ABP will work against stigma surrounding people with mental illness

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The Brazilian Association of Psychiatry (ABP) will work, in 2023, against the stigma – or prejudice – that surrounds people with mental illness in Brazil. The president of the ABP, Antônio Geraldo da Silva, stated that people are afraid to say that they suffer from a mental disorder, often in order to escape prejudice. And this prejudice leads to the creation of self-stigma and also structural stigma, and can end up leading to suicide. “It is necessary to end the difference, with the mental stigmas”, he pointed out.

Silva defended that there be public policies for mental health and that medicines for mental illnesses, such as antidepressants, be sold in the popular pharmacy, facilitating access for people in situations of greater economic vulnerability. He recalled that mental illnesses are a major cause of absence from work. Before the covid-19 pandemic, he mentioned that 5.8% of the Brazilian population had depression. Now, according to the Vigitel 2021 survey, from the Ministry of Health, the number has evolved to 11.3% of Brazilians with depressive symptoms.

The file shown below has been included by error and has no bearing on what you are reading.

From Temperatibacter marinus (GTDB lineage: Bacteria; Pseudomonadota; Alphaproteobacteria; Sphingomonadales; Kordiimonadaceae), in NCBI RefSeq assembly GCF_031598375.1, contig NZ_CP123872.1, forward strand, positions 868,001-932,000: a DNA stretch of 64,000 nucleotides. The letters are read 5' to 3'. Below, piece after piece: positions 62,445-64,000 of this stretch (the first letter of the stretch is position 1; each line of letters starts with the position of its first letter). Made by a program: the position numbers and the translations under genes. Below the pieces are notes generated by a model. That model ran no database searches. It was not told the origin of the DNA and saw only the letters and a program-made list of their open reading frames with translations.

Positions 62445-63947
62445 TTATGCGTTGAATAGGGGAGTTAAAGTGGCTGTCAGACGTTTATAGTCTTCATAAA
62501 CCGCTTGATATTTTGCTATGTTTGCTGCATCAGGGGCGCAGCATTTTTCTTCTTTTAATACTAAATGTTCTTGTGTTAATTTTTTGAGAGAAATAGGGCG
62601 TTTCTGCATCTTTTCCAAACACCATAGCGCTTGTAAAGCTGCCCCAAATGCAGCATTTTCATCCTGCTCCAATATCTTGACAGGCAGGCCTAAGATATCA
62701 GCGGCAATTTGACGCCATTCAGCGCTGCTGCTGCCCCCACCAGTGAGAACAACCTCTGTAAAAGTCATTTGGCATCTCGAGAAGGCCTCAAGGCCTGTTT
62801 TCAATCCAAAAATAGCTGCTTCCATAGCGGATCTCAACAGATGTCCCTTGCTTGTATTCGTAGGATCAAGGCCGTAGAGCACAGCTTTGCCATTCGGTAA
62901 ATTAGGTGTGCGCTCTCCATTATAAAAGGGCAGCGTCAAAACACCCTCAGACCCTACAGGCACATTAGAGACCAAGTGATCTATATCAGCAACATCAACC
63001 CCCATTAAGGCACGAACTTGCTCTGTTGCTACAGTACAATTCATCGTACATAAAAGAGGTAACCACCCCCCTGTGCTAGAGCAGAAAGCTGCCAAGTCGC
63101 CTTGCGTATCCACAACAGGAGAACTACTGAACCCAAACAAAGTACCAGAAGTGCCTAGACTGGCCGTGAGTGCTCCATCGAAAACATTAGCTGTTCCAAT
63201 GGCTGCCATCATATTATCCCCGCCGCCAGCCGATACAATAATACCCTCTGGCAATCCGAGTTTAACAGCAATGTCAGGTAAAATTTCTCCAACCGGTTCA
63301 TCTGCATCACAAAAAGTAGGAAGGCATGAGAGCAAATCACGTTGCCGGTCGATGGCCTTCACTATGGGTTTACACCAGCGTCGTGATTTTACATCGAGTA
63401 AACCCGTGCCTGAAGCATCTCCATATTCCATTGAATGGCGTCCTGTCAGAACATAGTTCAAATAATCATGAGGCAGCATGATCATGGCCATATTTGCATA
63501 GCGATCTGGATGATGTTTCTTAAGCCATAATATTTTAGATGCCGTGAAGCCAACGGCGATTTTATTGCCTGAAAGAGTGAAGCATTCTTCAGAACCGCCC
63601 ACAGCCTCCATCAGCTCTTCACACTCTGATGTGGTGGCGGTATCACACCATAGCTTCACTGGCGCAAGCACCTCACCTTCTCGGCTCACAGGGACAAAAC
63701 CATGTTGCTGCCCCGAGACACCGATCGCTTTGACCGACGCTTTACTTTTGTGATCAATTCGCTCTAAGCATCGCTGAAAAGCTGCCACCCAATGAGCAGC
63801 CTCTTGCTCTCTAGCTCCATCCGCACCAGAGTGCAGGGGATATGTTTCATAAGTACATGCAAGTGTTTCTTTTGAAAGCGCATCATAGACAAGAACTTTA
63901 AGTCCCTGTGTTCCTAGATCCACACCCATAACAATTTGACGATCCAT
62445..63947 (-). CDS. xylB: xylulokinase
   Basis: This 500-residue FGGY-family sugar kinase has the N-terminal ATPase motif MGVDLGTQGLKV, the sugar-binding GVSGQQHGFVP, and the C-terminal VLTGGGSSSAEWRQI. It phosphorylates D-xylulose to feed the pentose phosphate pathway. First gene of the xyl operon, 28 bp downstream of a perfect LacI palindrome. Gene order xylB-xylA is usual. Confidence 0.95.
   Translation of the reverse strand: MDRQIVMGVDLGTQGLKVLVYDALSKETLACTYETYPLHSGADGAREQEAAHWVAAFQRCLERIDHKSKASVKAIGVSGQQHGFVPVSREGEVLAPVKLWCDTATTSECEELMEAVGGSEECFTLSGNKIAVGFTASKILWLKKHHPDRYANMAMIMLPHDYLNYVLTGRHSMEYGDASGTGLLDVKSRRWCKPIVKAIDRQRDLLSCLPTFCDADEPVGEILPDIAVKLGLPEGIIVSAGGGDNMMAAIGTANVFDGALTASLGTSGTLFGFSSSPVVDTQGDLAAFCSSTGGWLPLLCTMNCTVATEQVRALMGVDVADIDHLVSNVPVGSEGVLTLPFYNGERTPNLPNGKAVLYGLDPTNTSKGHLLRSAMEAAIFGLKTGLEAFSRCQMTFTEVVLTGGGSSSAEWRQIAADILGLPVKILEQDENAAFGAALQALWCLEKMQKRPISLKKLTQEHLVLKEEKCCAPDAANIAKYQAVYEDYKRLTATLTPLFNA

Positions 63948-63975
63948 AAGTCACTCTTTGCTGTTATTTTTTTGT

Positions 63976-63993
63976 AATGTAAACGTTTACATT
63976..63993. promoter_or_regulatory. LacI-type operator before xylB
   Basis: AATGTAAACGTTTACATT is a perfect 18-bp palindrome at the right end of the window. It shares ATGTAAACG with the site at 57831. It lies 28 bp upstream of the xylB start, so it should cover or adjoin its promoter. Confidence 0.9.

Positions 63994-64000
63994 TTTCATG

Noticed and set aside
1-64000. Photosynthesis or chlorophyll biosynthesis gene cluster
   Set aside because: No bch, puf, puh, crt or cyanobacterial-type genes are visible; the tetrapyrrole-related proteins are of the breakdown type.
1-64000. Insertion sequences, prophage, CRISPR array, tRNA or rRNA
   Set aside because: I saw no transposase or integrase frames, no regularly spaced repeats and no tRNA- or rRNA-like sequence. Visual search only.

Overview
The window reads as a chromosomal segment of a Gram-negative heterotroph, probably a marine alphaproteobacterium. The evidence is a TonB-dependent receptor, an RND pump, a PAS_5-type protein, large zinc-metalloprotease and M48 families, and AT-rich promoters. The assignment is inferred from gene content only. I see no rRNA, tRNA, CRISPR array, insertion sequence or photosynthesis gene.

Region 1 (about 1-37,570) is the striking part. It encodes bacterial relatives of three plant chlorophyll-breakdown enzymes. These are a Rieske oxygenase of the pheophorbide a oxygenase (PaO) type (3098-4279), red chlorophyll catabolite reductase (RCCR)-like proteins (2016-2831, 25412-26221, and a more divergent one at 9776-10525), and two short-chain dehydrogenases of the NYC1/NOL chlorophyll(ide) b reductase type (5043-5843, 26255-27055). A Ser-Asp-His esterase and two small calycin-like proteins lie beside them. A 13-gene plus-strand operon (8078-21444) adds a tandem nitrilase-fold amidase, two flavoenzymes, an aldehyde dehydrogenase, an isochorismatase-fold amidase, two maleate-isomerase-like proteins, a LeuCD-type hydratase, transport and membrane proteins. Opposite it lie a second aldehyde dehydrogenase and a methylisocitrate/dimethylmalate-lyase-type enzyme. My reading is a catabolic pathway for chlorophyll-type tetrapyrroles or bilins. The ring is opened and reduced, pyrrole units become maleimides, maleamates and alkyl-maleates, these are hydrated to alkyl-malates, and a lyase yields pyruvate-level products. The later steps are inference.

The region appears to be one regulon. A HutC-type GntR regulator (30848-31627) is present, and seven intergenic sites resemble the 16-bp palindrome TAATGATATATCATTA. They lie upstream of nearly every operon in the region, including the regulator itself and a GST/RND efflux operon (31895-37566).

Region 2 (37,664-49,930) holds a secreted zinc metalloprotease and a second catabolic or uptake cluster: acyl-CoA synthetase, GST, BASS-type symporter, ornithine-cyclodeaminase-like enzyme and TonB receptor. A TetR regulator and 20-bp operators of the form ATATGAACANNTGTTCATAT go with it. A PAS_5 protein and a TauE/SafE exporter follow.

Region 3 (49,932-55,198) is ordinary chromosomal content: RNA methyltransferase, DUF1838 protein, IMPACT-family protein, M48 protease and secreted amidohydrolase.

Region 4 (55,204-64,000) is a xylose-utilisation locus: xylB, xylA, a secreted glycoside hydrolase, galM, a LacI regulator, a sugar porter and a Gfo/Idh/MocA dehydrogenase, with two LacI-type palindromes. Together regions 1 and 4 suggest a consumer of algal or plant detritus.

Antônio Geraldo da Silva informed that the Yellow September Campaign, of the ABP, which aims to raise awareness of society against suicide, will be reinforced from next year. In 1994, when the campaign was started by the entity, Brazil registered around 9 thousand suicides a year. Today, that number has risen to 14,000 registered suicides/year. Silva estimated, however, that the real number of suicides in the country reaches around 50,000/year, through various means, such as multiple trauma, poisoning and intoxication.

The president of the ABP also warned that suicide rates are increasing among children and adolescents. “This is very serious!”, he observed. In the opinion of the president of the ABP, the increase in suicide rates is due to the absence of public policies.

Violence and mental illness

Another topic of interest to the ABP for the next year is the one that deals with violence and mental illness, “because 96% of people who commit violence are not mentally ill”, he said. According to Silva, the mentally ill are not violent if they are treated. “The perception of violence in the ABP is with alcohol and drugs, which refer to urban violence.”

* Reporter Alana Gandra traveled at the invitation of the Brazilian Association of Psychiatry (ABP).

Translated to english by RJ983

From Brazil, by EBC News

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